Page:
Martin Jr. was plagued by chronic arthritis, and moved to Phoenix, Ariz., to open a branch, thinking the change in climate offered some relief from his ailment. He died in 1965, within a year of arriving there. It was the company's only attempt to expand beyond its vast but contiguous trading area. Surviving brothers Howard and Ralph took the reins until they retired in the 1980s.
Uncle Ralph is the last second-generation survivor and the keeper of family lore. Ralph says it was his father's decision to cast the family solely into the wholesaling side of the business.
"My father told us that the home builder gets 10% of the money and the plumber 5%, but a wholesaler gets 25% -- so that's why we became a wholesaler!"
Howard's sons Jeff and K.C. came onboard in 1975 and 1978, respectively. Ralph's son, Mike Kelly, came to work for the company in 1976 and, until retiring a couple of years ago, shared third-generation leadership duties with his cousins.
It's Family, And It's BusinessKelly Supply's longevity puts it in rarefied company among family businesses. The vast majority last only a generation or two before infighting tears them apart. The Kelly clan has relied on strong family values to negotiate the delicate balance between business and family relationships. It's interesting that in separate conversations, K.C., Jeff and Mike Kelly offered the same assessment:
K.C.: "My dad and Uncle Ralph were very different people who didn't always agree, but when the chips were down they never forgot they were brothers."
Jeff: "K.C. and I sometimes disagree, but we never argue."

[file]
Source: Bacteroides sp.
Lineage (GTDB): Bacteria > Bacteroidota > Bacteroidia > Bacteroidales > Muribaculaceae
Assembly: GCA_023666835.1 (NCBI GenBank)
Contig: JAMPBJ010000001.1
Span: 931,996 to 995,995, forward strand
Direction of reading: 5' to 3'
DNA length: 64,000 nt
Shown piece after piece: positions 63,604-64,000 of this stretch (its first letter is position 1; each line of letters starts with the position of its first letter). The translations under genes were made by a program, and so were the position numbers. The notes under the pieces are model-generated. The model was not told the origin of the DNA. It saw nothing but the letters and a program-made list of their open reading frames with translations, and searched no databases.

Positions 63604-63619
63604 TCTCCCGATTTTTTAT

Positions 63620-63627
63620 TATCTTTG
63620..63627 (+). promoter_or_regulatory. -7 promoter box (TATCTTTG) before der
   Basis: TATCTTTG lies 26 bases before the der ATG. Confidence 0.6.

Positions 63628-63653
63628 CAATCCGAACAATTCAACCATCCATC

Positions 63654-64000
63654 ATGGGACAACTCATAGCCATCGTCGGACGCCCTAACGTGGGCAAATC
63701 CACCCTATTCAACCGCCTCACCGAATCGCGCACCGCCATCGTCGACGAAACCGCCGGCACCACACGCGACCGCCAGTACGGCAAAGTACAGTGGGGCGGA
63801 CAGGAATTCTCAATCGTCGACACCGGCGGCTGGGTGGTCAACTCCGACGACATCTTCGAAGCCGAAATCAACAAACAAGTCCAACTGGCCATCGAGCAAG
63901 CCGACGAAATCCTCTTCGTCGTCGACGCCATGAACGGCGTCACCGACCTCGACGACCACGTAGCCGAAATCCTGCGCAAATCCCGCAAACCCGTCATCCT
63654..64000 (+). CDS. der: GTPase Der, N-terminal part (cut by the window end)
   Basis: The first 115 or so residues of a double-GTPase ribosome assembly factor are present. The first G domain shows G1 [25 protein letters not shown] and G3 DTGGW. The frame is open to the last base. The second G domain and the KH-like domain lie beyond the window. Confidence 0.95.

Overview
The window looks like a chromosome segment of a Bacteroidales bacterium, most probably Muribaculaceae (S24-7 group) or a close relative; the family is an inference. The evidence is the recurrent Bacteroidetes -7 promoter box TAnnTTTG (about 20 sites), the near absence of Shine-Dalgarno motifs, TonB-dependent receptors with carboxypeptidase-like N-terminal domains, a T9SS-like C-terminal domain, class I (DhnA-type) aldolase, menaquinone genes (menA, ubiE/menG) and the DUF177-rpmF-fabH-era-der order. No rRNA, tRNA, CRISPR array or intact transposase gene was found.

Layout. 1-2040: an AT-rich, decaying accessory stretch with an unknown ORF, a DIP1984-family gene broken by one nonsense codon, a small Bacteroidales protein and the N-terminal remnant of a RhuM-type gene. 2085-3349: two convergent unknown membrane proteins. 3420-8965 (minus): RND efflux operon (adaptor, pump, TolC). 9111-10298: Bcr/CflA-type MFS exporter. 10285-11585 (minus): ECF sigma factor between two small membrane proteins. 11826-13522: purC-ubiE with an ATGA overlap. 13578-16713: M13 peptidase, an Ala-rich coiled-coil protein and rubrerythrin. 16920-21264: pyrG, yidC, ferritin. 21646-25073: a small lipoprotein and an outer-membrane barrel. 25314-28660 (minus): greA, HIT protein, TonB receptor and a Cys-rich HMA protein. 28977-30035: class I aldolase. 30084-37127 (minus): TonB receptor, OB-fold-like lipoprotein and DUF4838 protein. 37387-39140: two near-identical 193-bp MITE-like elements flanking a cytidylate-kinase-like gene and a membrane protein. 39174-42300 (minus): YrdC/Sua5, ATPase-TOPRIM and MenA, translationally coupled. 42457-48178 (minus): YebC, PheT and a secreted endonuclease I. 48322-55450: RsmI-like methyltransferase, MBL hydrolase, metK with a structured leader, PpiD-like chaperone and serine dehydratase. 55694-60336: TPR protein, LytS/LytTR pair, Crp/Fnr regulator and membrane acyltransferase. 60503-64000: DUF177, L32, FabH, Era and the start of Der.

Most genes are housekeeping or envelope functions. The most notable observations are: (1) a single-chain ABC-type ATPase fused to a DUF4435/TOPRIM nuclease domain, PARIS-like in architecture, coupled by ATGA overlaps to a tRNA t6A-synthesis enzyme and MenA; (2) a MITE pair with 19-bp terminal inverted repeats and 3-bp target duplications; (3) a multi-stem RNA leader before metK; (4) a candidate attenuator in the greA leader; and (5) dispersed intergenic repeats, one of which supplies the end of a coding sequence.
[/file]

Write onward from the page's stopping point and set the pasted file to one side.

Mike: "Three generations have hung together through thick and thin. That's what's allowed us to stay in business for 100 years."
Mike serves as a good example of how the Kellys balance family and business interests. Until two years ago, he shared senior management duties with cousin Jeff. They were the same age and had similar business experience, but the family members had the foresight to decide it wouldn't be good for two senior stockholders to retire at the same time. So for the sake of succession planning and with agreement all around, Mike took an early retirement.
Jeff cites another factor to explain the company's longevity. It's something most family business consultants recommend. "One of the stipulations of our father was that before we could join the family business, we had to have a minimum of five years experience working on the outside," notes Jeff. K.C. worked for a supply company in the state capital of Lincoln. Jeff has a degree in journalism and business, which he parlayed into a seven-year stint with the Kansas City Chamber of Commerce prior to coming to work for Kelly Supply.
Jeff's sons, Luke and John, are now aboard as the fourth generation of Kelly leadership. Not only are they sustaining the legacy, they are propelling it at warp speed in an entirely different direction.